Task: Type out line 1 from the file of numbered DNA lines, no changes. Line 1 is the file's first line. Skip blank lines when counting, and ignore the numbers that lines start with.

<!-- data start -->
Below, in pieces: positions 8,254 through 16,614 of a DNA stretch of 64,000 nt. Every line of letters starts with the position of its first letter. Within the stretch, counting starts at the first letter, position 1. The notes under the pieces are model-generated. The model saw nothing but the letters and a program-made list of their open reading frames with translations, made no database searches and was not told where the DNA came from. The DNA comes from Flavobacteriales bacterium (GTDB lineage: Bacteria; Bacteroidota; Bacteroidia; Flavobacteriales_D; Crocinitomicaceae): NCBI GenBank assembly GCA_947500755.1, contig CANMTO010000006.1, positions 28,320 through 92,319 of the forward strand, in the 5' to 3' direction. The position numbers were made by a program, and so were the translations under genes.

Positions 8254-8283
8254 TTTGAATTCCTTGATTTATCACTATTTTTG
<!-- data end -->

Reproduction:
Below, in pieces: positions 8,254 through 16,614 of a DNA stretch of 64,000 nt. Every line of letters starts with the position of its first letter. Within the stretch, counting starts at the first letter, position 1. The notes under the pieces are model-generated. The model saw nothing but the letters and a program-made list of their open reading frames with translations, made no database searches and was not told where the DNA came from. The DNA comes from Flavobacteriales bacterium (GTDB lineage: Bacteria; Bacteroidota; Bacteroidia; Flavobacteriales_D; Crocinitomicaceae): NCBI GenBank assembly GCA_947500755.1, contig CANMTO010000006.1, positions 28,320 through 92,319 of the forward strand, in the 5' to 3' direction. The position numbers were made by a program, and so were the translations under genes.